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Themes

The 19th century Scottish writer Thomas Carlyle coined the phrase "natural supernaturalism," which has been used by later critics to describe how the Romantic poets, and especially Wordsworth, viewed the natural world as a spiritual realm. The idea is that Heaven comes down to earth and is viewed as part of the world. This poem illustrates the principle of natural supernaturalism. The daffodils are like angels and twinkling stars, and the "bliss" of heaven occurs in speaker’s imagination. He uses Christian ideas and images to make an ode to nature without any reference to God.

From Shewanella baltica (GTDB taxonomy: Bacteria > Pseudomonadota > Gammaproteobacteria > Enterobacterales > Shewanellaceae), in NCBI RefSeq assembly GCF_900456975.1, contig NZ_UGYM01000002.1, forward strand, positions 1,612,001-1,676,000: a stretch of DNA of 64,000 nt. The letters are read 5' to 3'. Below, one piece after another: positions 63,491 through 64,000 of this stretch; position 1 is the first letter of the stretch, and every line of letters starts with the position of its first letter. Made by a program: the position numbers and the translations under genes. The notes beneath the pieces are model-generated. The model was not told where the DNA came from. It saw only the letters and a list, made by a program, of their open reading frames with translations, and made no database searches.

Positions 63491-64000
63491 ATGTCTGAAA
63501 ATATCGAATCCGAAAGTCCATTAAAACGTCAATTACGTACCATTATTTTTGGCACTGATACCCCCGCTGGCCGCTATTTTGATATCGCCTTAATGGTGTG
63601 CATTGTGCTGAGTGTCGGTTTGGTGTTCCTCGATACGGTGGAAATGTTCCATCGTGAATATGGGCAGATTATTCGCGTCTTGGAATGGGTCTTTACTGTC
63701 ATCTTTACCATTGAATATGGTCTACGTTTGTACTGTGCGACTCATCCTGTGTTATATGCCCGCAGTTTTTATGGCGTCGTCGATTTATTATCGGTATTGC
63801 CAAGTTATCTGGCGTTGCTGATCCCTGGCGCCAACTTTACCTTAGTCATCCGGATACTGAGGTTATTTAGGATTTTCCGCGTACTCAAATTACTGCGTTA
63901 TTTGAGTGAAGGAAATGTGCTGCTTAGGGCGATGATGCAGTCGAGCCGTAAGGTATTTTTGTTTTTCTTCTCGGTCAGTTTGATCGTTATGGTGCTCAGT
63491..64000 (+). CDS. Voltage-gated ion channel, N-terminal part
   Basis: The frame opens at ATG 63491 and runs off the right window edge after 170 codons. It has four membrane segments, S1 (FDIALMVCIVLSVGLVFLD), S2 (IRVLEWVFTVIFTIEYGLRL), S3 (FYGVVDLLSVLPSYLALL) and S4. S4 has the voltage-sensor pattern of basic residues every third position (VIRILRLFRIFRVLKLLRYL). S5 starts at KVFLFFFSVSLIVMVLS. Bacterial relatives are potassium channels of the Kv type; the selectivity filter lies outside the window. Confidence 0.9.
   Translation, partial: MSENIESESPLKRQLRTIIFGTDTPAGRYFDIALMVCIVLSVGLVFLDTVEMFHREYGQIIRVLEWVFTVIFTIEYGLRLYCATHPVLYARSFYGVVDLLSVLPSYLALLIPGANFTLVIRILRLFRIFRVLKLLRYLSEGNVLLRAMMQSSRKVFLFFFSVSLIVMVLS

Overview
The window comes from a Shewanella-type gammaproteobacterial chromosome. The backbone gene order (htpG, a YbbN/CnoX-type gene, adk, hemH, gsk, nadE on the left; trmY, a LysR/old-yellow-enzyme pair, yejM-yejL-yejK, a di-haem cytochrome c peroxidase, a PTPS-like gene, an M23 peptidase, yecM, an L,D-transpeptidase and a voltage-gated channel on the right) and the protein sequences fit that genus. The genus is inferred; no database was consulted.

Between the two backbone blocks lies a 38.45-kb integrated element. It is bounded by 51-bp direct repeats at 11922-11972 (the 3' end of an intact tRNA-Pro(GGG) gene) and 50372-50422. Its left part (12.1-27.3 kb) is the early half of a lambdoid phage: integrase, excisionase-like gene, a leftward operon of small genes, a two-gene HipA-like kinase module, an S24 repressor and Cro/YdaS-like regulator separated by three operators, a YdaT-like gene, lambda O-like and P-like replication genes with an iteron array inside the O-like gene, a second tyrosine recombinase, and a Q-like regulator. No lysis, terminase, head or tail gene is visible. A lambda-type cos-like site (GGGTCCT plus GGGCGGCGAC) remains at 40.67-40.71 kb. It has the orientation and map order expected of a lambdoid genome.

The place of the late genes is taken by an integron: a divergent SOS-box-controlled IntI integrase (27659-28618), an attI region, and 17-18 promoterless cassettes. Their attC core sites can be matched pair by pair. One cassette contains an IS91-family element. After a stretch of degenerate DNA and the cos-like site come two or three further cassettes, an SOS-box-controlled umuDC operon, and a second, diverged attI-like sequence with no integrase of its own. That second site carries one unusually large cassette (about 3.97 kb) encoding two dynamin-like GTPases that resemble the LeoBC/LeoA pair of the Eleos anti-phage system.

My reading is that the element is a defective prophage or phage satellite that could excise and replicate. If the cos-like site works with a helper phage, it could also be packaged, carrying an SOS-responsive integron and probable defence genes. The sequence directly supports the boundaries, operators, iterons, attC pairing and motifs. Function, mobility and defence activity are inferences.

Questions About Spirituality

  1. Do you agree with us that the daffodils are compared to angels or at least angelic beings? What is the evidence for and against this argument?
  2. What is the effect of all the shining and twinkling that occurs in the poem?
  3. What is the "inward eye"? Is the word "eye" just a metaphor, or does the speaker mean it literally in some sense?
  4. How would you describe the relationship between the earth and the sky/air/atmosphere in the poem? Which realm do the daffodils belong to?

Chew on This

Try on an opinion or two, start a debate, or play the devil’s advocate.

The "inward eye" is just a metaphor for the memory and has no spiritual connotations whatsoever.

The "inward eye" connects the speaker to a spiritual reality of universal forms.

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